more thoughts on Sigi's Arrow
this picks right up where I left off yesterday
The search for the "regista"
We aren't going to find a true "Xavi" because this is the MLS. The closest we have right now is probably Brad Evans, who unfortunately was almost ruined this last year before his injury with the tragicomic attempt to play him at center forward or right wing.
A lot of the echo chamber consensus seems to be that Fernandez won't or can't fill the role (although I disagree), and with Alonso the only true ball-winning CDM-ACB on the team, it seems too much to ask to have him evolve his role into a true B2B CM.
As I mentioned in Part 4( the CAM) , it's not so much about one designated playmaker, but rather about playmaker by committee, of sorts, and having inverted wingers helps this. The Sounders achieved some good results with the "speed-on-the-wings" approach of getting the ball wide to move it into the attack. A determined and disciplined side can man-mark any individual out of a game, and setting someone out there as your designated "playmaker" in a central "free" role in many cases is akin to putting a target on his back. A player like Ljungberg wanted the ball at his feet, and was too often done in by his need to get in a dribble or two. He did suffer a lot of fouls, but at some point even winning free kicks didn't seem to accomplish much.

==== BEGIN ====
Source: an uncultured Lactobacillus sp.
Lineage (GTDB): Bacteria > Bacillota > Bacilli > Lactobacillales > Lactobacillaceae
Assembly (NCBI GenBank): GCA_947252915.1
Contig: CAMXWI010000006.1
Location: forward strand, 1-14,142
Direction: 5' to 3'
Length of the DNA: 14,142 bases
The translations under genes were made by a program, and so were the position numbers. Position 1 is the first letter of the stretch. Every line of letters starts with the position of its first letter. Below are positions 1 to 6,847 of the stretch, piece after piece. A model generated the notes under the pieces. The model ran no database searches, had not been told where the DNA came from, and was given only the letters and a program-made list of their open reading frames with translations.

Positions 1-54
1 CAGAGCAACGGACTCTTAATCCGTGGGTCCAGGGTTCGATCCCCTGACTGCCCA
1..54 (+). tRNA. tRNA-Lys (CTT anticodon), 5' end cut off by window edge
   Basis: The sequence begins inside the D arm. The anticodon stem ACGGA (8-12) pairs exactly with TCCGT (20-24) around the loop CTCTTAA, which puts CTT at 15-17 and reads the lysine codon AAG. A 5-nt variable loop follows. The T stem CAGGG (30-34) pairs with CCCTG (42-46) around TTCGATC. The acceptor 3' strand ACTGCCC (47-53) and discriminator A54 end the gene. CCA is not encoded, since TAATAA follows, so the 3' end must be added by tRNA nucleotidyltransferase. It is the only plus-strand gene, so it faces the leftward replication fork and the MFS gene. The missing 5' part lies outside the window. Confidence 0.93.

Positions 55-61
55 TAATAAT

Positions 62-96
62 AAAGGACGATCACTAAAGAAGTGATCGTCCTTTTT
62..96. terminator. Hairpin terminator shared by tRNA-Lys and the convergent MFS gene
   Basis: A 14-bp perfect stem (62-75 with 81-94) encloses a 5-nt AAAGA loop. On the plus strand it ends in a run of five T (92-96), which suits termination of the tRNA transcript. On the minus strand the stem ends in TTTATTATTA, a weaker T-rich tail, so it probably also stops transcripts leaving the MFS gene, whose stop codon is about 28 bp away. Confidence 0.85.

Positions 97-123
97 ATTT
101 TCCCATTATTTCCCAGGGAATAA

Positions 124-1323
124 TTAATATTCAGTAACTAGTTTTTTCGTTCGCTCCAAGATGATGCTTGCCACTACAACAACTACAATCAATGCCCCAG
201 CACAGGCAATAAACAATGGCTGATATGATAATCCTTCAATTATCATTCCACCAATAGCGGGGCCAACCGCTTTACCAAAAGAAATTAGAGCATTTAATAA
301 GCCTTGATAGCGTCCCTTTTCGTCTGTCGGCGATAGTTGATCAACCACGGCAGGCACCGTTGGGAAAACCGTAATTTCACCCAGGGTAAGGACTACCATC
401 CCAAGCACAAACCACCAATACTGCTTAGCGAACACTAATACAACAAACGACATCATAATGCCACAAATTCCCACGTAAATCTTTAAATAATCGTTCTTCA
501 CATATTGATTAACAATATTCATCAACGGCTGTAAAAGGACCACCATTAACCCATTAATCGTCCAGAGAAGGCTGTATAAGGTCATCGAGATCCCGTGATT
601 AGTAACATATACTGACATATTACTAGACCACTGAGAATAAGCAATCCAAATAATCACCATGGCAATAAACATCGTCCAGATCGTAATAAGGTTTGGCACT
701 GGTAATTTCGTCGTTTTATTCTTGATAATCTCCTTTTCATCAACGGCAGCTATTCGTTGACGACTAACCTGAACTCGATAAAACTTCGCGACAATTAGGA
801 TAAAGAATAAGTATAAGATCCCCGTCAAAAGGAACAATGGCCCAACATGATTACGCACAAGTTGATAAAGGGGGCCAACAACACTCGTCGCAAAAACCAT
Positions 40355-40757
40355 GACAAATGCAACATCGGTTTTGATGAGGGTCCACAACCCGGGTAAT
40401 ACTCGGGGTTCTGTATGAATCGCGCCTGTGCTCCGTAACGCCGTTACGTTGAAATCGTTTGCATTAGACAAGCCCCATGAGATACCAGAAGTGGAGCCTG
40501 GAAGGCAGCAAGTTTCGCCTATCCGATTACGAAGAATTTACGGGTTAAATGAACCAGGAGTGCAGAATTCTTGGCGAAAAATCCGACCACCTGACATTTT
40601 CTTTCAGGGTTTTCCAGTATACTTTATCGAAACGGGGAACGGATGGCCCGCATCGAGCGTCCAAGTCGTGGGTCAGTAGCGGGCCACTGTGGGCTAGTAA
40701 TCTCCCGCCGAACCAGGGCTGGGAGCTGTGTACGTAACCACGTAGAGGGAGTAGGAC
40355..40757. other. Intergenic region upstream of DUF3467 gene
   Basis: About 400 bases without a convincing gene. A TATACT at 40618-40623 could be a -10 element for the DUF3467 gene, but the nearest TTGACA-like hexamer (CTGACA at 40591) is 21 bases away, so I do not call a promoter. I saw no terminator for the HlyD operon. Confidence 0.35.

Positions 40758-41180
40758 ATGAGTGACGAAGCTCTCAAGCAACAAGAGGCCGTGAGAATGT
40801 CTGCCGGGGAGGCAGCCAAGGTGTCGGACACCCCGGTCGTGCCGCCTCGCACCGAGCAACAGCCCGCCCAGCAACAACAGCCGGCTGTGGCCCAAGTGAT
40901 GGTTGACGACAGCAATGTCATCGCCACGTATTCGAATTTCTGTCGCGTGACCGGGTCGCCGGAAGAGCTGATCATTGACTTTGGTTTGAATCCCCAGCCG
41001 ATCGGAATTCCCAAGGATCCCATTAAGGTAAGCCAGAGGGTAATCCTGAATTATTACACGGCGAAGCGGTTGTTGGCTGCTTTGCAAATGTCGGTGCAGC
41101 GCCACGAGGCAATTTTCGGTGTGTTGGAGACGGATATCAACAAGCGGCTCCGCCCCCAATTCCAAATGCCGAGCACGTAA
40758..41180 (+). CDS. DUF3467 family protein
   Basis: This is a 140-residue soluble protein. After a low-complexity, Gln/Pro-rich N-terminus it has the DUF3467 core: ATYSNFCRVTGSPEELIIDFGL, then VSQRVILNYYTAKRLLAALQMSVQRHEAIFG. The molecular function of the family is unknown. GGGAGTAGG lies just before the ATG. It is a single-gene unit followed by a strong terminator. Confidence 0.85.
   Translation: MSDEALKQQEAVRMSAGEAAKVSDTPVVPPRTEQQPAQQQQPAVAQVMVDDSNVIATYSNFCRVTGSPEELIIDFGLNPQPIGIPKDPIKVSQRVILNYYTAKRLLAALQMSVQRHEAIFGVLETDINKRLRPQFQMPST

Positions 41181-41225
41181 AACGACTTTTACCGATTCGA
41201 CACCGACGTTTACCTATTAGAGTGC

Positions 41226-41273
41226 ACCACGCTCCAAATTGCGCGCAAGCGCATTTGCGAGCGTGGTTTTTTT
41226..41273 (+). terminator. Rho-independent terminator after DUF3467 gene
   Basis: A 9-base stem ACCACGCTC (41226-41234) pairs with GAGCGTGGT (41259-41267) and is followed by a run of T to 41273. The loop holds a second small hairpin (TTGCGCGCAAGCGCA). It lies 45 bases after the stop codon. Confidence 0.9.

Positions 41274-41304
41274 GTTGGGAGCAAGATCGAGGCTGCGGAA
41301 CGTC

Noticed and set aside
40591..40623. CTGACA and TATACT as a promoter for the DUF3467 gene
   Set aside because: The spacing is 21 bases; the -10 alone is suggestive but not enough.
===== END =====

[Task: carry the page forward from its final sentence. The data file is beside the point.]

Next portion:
As good as Xavi is, he has the fortune of playing with some pretty talented players for both Barca and Spain who share much of the playmaking duties. His ability to make a 5-yard pass lethal is not only due to his own vision and understanding but also that of the players around him, and this type of chemistry can only be achieved through players spending enough time in a system together. In this light, the Sounders system may still be evolving, recall that we really don't know what this team looks like with two "true" wingers (whether inverted or not) and Evans (or Fernandez or Seamon) as a central midfielder. We caught glimpses of midfields with Seamon in the center and true wingers in Open Cup and July League matches, but it wasn't much to take from.